Then they can see how fast their children are traveling and even their approximate location.I’m no parent, so we asked Lance Ulanoff, Editor of Reviews of PC Magazine, to weigh in his thoughts on this family protection system:I love the idea of being able to know where my kids are at all times. My wife and I are already incredibly paranoid parents. We always know where our kids are—because we never let them out of our sights. Yes, they go to school and an occasional play date. But neither my 7 year old nor my 11 year old has gone to the store on their own or even around the block. Okay, there was that one time that my son took off around the block and we cornered him by my wife going one way and I the other.CATTrax is, of course, a great idea for tween and teen parents. It’s probably the only good reason to give any child or teen a cell phone: to track their whereabouts via GPS. I can imagine my wife sitting at her laptop with CATTrax, calling out my son’s position as he goes from street to street: “He’s on Oak…Okay he’s turning left. Now he’s on Smith..wait. he’s turning back, now he’s going forward again—I bet he picked up a something off the street..he’s on Sunrise. Wait, I’ve lost him. He must be in the mall…”The concept of adding predator zone is intriguing, but I’m not buying it. Of course the press release doesn’t really flesh out how this will work.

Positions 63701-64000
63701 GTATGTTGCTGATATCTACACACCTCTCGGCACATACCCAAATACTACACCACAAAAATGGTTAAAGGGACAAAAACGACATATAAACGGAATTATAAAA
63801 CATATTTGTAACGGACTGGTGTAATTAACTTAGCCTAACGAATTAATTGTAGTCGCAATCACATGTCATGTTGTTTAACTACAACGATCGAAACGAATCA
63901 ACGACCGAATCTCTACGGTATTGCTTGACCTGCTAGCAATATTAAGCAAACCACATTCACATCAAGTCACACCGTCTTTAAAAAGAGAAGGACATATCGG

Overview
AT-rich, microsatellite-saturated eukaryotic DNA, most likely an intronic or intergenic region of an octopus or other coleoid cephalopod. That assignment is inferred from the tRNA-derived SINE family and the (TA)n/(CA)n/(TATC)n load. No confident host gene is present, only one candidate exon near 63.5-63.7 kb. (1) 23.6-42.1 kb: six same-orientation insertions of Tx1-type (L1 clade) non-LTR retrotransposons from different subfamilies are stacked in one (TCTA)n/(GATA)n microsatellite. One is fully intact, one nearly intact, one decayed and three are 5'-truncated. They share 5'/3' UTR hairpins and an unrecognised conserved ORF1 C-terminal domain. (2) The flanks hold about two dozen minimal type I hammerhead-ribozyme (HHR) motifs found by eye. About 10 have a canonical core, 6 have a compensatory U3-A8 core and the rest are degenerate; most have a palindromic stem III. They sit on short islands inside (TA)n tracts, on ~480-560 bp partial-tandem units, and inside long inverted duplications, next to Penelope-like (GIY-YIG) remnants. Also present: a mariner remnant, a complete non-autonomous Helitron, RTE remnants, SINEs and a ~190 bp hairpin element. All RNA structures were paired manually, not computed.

But I have an idea. We already get notifications in the mail every time a “predator” has moved into our neighborhood. This is a convicted sex offender who is now out of jail and living near us. He isn’t identified by name, but we know he’s nearby. I guess the Cattrax people get those pieces of info and the general location of the convict and overlay that on the GPS.Still how accurate or useful will this be? If it’s by zip then one bad guy living 10 blocks from me and Cattrax would have my entire neighborhood lit up as a predator zone. And, of course, Cattrax is useless if the predator is new and unknown to authorities. In the end, any place can be a predator zone. My plan for keeping my kids safe is to tell them—as I have been for years:Do not talk to strangers. Do not talk to people who pull up along side you in their car.
Do not go into strange homes.And, for as long as they’ll let me: Do not leave my sight.Currently, CATTrax works on the Sprint IDEN network only, on the following cell phone models: Nextel i275, Nextel i760, and Nextel i850. The company is working on providing the service on additional carriers. Call 1.877.229.CATS to activate the service.
The Brenthaven Edge bag (right) is so edgy that it’s not even on Brenthaven’s Web site yet; but it will be available in a few weeks for $49.95. My kinda price. I can tell you that Blogging Molly loved it. I tried it for a day on my treacherous smooth daily commute and no one got hurt. It served as a great “table” while I sat on the subway balancing a book, a yoga mat, and a bag lunch. I’m sure my fellow passengers were totally jealous. (That’s why they were staring at me, right?)The Edge is nice and slim with just room enough for your laptop, power supply, and important papers. It’s nice and light–only 1.6 lbs–with an adjustable shoulder strap, which, like all shoulder straps digs in a bit. And, like the Shling bag that my co-worker Laarni tried out, it can cause some awkwardness if you’re well-endowed.